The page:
MONDAY BEER & STRAY LINKS, MUSING 01.09.17
Brewmasters Reflect on 2016 and Look Ahead to 2017.
This question pops up about one third of the way into this very long post (drop it in Pocket): What was this year’s biggest surprise in craft beer? And Greg Engert of Bluejacket and the Neighborhood Restaurant Group in Washington, D.C. answers …
I don’t know if I’d call it the biggest surprise, but it has certainly been interesting to watch the craft beer market change as it further enters the mainstream. With more and more drinkers turning to craft, they are mostly turning to two broad flavor profiles, hoppy and crisp. According to the Brewers Association, IPA continues to dominate, accounting for roughly one-quarter of craft beer volume, while sales of refreshing Pilsners, Pale Lagers and Golden Ales are increasing dramatically. We’ve long known that interest in malty British styles, say, or smoky German Rauchbiers had and could likely continue to wane, but I don’t think we expected that stylistic tunnel vision would narrow to exclude the newly vaulted sour ales, along with classic Belgian ales and even roasty Stouts and Porters.
This is not a prediction that choice is going away. Certainly not at Bluejacket. There will be plenty of choice, particularly at the local level. However, although the sour/wild piece of the pie Bryan Roth has assembled (next link) looks pretty impressive does it represent what people are drinking? I don’t think I like the sound of the words “stylistic tunnel vision.” [Via PorchDrinking.com]
A ‘Definitive’ Guide to the Best Beer of 2016.
The big picture. [Via This Is Why I’m Drunk]
Cloudwater and the cask beer ‘craftermath’ – a blog post round-up.
Thank goodness for this roundup, because I had so many of these links saved and no idea which ones to include (but do read Tandleman). I have no idea how this played out on Facebook or in beer-centric forums, but in terms of number of words it feels like when AB InBev bought Elysian Brewing. [Via Brew Geekery]
The emotional cost of social media.
This should not be considered as the fair “cost of doing business.” [Via HardKnott Dave’s beer and stuff blog]
So, what’s Belgium up to these days?
Joe Stange writes about pretty much every one of the new breweries in Belgium, and even allowing that there may be a few others and his definition of a brewery is more rigorous than most (but correct) I see only 18 on the list. More breweries may have opened in Iowa last year. Why is Iowa not getting similar love? [Via DRAFT]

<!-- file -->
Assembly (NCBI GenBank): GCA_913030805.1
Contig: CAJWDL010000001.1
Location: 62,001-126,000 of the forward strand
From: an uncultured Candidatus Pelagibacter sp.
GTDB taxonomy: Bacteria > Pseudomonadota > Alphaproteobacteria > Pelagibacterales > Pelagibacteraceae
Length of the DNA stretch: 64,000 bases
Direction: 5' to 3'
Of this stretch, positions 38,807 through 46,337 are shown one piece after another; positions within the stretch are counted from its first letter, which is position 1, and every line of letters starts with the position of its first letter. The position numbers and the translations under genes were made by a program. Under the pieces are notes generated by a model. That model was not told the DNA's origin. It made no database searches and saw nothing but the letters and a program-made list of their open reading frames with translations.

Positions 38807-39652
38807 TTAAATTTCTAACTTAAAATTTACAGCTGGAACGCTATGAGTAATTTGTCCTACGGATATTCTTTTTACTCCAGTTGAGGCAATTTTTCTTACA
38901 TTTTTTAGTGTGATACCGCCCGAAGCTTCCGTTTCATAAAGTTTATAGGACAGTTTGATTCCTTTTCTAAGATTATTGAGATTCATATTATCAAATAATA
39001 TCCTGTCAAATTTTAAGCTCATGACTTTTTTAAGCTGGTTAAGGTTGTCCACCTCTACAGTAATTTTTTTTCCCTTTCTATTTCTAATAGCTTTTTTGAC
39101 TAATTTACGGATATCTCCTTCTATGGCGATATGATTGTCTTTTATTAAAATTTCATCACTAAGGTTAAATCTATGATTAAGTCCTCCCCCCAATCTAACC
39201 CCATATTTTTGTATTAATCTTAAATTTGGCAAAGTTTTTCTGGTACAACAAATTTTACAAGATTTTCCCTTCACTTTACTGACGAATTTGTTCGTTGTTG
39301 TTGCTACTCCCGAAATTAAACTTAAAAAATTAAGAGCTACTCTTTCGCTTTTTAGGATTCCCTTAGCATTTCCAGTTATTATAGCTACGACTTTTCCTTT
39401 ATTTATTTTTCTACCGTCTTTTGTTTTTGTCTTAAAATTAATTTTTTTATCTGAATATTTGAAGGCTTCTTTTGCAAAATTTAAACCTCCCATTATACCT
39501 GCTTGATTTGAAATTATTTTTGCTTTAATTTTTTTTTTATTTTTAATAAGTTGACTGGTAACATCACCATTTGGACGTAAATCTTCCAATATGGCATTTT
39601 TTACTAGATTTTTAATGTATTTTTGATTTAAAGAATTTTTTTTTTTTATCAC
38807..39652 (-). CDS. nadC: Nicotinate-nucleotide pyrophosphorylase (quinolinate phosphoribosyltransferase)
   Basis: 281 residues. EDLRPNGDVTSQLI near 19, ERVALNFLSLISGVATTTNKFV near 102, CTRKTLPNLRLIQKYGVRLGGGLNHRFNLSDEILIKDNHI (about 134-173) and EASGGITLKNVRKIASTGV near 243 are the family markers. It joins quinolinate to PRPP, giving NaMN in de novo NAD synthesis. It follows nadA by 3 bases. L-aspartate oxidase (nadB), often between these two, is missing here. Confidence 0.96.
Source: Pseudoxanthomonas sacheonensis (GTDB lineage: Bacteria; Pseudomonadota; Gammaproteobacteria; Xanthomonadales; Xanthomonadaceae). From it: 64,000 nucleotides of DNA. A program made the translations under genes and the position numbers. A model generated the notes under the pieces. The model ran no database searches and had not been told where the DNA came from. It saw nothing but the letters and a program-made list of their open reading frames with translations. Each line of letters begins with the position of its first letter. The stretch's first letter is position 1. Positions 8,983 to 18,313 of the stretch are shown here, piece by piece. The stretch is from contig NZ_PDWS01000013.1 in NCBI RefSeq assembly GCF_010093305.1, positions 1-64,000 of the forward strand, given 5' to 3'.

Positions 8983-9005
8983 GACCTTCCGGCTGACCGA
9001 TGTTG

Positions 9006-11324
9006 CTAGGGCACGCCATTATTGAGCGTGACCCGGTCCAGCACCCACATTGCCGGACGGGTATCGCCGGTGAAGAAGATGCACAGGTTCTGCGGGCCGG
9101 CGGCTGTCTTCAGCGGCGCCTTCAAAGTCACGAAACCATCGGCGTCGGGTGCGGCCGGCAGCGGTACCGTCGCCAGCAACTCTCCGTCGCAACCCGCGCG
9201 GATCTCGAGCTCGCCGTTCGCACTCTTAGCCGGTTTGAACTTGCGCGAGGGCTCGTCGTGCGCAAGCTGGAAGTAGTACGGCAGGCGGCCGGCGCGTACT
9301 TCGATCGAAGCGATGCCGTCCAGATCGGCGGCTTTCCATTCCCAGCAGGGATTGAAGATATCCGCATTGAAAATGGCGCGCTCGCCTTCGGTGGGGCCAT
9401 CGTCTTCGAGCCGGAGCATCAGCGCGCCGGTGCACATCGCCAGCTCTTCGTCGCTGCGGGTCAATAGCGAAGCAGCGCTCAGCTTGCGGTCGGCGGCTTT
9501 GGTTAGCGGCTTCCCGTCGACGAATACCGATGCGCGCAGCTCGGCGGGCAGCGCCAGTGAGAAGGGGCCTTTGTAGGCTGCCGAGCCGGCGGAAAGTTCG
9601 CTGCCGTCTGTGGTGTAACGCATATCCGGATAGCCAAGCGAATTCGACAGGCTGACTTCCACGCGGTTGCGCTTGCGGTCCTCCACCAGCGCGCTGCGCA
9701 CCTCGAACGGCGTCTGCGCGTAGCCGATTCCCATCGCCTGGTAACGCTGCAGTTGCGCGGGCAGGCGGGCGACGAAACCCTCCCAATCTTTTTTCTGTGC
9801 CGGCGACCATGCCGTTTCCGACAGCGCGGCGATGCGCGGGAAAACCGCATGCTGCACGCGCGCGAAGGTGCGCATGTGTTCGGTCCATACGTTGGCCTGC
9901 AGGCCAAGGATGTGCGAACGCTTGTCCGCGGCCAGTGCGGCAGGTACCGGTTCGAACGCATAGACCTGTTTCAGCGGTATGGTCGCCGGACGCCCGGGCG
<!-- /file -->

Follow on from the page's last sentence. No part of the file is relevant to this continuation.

A brief history of London brewing, 2000-2010.
Because, “The Telegraph article’s fundamental inaccuracies – which included a claim that only three other commercial breweries were operating in London when Camden launched – suggest that very recent history in our industry is already being rewritten and forgotten.” And that’s in one city. Imagine what could be aocomplished in a country with 50 states. [Via Stonch’s Beer Blog]
Note: if you are new to these parts, navel-gazing is another way to say Inside Baseball. Don’t feel a need to unbutton your shirt.
Michael Kiser of Good Beer Hunting.
It’s long, not particularly easy to read because of the format, and maybe only makes sense if you are a regular reader of Good Beer Hunting and have followed the GBH account on Twitter for a few years. And it is more likely to suck you in if you write about beer. But for me the timing of the discussion is interesting because first there was a question I happen to be asked via email and then there was this Twitter exchange, leading me to reread an American Brewer interview with Owen Barstow, who was Michael Jackson’s assistant for 12 years. Again, mostly of interest if you write about beer, but at least it is shorter. [Via Talk Beer]
Ego is the death to good wine writing.
The same might be said of writing about another drink, because “Ego is the ravine that many writers risk plunging into.” [Via jamie goode’s wine blog]
The Perils of Being the People’s Critic.
About hype and execution. [Via Eater]
SENTENCE OF THE WEEK
“What’s going to eventually happen is a few select remaining Austin musicians will all be transferred to government subsidized housing and given daily stipends, and each evening they will trek out to musical safe spaces peppered throughout the city to play music to people almost like reenactors of what Austin music used to be.” [Via Saving Country Music]
Seriously. Find 95% of the trends in brewing disheartening and amateurish. Make beer into a dry powder. Make hot beer. MAKE SOMETHING NEW.
— John Laffler (@jalaffler) January 7, 2017